Connecting Baltimore’s Trails

Loch Raven Reservoir

Image: Loch Raven Reservoir

Part I: Could the Jones Falls Trail and the Torrey Brown Trail connect?

Part II:  Connecting the Gwynns Falls Trail to the BWI Trail/B&A Trail-(The Patapsco Valley link)

One of the goals of the update of Maryland’s Bicycle & Pedestrian Master Plan (originally adopted in 2002) is to connect missing pieces in the infrastructure, but specific projects are not on the table for discussion now. This article intends to get a head start when the time comes. It is time to build the Baltimore Region’s “Super Trail.”

First, regional trails should not come at the expense of a micro-network of bicycle connections in our communities. Trail links to schools, shopping centers, main streets, transit stops, downtowns, and employment centers are the most useful bicycle investments.

With that being said, thoughtfully planned regional trails can complement the above while also providing opportunities for trail tourism, economic development, commuting, recreation, and a regional amenity that helps us compete with other regions in the quality of life category. There are many aspirational comparisons by  Towson’s business and political leaders to Bethesda. One of Bethesda’s gems is the Capital Crescent Trail that weaves through Downtown Bethesda before connecting to the Potomac River, C&O towpath, and on to Georgetown.

Proposed here is a new trail connection between the *Jones Falls Trail and the **Torrey C. Brown (NCR Trail)/York County Heritage Trail and filling a missing link in the East Coast Greenway. There are several options, but we also have a general route in mind.

Jones Falls Trail extension large

Jones Falls Trail extension small

Here’s why we think it is a good idea:

  • A much longer connected trail (approximately 70 miles) is better than two shorter disconnected pieces
  • Added beautiful scenery and recreational amenities (Lake Roland, Loch Raven Reservoir)
  • Useful for commuting and transportation to and between: light rail stations, Towson University/Goucher College, downtown Towson, GBMC, Shepherd Pratt Hospital and residential areas
  • Connects a densely populated area with recreational amenities
  • Will generate economic development and hotel visits. (Overnight trail users could stay in Hunt Valley, Towson, or Downtown Baltimore hotels)
  • Light rail can complement the trail for those who do not want to do the “whole thing”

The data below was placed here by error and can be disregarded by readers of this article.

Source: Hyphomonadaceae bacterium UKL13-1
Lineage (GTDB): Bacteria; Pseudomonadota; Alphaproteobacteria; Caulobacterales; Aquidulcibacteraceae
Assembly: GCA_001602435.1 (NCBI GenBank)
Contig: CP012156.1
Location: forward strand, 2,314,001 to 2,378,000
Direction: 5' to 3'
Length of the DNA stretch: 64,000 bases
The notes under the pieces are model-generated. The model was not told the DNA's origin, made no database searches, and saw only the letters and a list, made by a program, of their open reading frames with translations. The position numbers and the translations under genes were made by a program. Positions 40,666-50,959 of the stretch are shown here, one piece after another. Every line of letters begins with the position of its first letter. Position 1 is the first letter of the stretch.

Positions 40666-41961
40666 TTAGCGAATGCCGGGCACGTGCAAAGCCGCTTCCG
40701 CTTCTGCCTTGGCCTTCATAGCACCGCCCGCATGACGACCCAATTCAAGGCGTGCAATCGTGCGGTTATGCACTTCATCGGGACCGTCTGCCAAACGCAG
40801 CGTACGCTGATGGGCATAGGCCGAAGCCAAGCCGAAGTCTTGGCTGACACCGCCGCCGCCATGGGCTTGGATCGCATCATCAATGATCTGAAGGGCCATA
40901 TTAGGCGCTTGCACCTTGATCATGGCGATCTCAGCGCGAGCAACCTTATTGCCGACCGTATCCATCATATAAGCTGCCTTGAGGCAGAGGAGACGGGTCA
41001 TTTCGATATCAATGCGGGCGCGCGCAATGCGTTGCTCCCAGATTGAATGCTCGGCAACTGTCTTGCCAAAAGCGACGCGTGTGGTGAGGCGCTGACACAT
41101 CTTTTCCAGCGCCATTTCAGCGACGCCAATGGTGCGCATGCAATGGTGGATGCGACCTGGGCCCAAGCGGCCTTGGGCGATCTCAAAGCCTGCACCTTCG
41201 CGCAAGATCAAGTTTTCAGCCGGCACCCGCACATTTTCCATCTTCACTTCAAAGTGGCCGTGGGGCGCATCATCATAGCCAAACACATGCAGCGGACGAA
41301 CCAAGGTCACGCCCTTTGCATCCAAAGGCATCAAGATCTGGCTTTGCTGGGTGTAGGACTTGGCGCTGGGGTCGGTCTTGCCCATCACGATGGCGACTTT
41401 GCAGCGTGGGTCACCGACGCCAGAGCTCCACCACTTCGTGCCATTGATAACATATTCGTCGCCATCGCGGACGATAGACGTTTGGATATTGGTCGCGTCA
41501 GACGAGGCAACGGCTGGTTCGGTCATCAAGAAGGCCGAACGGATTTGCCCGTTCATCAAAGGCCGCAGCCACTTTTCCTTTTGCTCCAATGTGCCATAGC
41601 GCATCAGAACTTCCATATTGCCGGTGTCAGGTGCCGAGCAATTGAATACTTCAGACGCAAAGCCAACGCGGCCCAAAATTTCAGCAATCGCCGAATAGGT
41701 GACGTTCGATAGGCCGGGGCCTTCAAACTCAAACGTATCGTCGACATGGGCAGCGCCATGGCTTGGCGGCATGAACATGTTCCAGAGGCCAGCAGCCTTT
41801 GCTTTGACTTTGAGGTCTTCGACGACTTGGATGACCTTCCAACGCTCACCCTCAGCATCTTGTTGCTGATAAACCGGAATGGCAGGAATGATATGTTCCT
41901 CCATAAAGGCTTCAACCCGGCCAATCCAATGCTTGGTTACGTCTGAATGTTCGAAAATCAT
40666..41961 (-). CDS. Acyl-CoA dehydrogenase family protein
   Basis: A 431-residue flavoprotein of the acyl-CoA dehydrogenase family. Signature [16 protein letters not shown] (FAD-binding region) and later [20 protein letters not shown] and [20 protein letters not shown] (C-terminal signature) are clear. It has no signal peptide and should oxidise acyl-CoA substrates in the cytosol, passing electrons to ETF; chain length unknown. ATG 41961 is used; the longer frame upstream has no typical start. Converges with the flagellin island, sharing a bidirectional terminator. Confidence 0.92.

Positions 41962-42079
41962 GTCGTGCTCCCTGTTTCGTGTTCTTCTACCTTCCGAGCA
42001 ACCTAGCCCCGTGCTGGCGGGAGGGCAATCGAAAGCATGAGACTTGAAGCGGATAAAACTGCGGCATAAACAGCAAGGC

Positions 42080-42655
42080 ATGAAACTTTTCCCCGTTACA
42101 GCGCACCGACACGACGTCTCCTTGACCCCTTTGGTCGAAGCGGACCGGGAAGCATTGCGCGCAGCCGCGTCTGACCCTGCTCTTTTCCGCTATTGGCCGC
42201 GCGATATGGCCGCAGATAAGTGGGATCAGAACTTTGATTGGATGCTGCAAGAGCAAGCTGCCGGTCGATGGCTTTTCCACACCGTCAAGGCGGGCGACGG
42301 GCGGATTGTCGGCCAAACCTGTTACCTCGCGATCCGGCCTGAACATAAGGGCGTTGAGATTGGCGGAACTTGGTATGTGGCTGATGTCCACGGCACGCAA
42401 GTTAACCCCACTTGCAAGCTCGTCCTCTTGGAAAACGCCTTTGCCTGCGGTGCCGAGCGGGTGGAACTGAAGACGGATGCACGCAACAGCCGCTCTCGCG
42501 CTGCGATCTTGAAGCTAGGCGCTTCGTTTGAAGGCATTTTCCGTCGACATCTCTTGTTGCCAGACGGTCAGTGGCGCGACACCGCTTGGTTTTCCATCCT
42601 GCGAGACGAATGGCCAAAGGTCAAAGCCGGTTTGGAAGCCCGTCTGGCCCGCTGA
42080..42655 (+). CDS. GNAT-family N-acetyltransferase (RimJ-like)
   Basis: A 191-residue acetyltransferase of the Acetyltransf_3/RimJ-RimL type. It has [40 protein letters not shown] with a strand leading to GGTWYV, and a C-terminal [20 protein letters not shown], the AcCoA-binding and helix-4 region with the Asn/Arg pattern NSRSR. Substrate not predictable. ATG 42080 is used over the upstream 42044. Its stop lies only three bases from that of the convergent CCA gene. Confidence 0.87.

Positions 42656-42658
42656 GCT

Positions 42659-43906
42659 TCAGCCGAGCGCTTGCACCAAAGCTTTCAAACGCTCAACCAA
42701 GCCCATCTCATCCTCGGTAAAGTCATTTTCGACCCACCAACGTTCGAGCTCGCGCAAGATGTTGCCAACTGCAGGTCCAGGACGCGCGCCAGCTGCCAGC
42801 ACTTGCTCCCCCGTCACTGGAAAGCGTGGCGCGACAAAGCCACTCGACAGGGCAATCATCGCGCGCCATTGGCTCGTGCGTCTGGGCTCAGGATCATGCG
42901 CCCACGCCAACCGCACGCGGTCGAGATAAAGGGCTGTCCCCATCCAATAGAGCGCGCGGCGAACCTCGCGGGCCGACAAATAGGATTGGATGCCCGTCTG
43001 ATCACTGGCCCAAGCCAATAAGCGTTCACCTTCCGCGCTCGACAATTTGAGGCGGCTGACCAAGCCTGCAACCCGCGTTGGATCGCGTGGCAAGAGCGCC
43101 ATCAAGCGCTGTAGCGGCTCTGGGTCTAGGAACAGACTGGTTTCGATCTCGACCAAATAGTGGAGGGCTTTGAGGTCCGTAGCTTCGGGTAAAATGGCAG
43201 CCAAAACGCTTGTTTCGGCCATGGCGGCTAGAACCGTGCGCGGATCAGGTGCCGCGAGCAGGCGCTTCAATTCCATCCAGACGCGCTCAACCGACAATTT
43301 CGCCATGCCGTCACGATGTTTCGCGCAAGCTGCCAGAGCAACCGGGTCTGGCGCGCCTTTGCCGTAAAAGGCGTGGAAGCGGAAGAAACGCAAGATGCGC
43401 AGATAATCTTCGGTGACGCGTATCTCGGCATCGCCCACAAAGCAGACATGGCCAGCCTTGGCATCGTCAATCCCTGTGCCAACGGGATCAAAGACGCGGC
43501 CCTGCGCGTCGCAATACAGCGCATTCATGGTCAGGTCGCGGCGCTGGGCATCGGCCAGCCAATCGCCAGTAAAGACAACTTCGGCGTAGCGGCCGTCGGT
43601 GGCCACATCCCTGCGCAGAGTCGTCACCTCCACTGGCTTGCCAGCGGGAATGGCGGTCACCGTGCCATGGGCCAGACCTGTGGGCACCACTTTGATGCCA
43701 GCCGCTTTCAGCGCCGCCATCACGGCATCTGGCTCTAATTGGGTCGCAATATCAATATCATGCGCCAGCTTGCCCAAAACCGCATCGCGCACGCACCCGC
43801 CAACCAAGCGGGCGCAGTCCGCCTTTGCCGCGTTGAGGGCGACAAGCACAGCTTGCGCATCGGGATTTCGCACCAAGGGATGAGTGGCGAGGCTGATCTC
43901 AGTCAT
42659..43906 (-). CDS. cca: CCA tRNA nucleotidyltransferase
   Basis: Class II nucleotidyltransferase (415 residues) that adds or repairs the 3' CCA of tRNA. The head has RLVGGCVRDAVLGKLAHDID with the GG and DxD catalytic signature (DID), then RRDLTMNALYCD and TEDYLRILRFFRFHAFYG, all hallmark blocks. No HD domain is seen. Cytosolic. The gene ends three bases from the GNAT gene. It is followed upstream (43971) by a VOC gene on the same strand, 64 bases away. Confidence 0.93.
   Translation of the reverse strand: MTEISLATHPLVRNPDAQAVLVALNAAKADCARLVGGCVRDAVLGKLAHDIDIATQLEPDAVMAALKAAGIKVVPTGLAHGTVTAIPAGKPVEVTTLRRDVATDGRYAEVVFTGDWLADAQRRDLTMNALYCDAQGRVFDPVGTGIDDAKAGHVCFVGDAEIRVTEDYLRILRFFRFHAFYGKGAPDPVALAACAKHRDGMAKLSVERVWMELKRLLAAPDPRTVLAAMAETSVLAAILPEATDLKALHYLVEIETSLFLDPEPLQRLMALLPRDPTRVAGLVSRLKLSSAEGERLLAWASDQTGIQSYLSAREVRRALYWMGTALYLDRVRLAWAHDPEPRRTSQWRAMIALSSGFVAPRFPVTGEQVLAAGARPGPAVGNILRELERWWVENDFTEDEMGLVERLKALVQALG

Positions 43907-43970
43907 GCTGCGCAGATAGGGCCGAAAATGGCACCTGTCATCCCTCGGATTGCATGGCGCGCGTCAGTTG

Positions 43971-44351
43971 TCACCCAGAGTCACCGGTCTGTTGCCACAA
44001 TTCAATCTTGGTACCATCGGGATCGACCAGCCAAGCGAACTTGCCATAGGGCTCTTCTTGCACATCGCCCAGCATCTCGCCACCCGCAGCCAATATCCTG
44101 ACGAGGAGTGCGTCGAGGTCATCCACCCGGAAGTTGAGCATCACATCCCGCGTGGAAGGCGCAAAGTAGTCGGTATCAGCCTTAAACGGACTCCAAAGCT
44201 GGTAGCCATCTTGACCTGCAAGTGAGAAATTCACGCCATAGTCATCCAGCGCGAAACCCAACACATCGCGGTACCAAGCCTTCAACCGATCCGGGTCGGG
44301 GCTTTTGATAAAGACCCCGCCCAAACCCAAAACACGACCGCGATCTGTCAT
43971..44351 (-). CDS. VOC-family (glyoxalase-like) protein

Trails are not free to build.  The Jones Falls Trail costs are approximately $850,000 per mile.  Accordingly, this project would cost between 15-20 million to construct. The author thinks it is worth it.

Well-designed and utilized urban/suburban trails are multi-purposed investments because they can boost community health and provide new transportation options. This trail could also attract serious bicycle tourism.  Museums, the zoo, festivals, sports events, fishing, water sports, fine dining, historic sites, shopping,  hotels, can all be incorporated into a trail visit package.  Maryland can see a multi-faceted return on its investment by thoughtfully constructing the missing piece.

JL (Full disclosure - the author lives next to the Jones Falls Trail)

*The Jones Falls Trail (six miles) is a relatively new trail extending from the Baltimore Visitors Center (Gwynns Falls Trail) to the Cylburn arboretum with an extension planned to Mt. Washington. The trail goes through urban and natural settings. The trail passes historic sites and monuments, the Maryland Zoo, Druid Hill Park, and views of  Jones Falls River along its path.

**The Torrey C. Brown Trail (20 miles)/York County Heritage Trail (also 20 Miles) connect York, Pennsylvania with Ashland, MD. The trail has beautiful rural scenery, is very popular, and provides a large economic boost to the communities along the trail, York, Pa and New Freedom, Pa in particular.

Photos of a few of the places adjacent to the proposed trail connection

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Administrator and writer for Comeback City

12 Responses to Connecting Baltimore’s Trails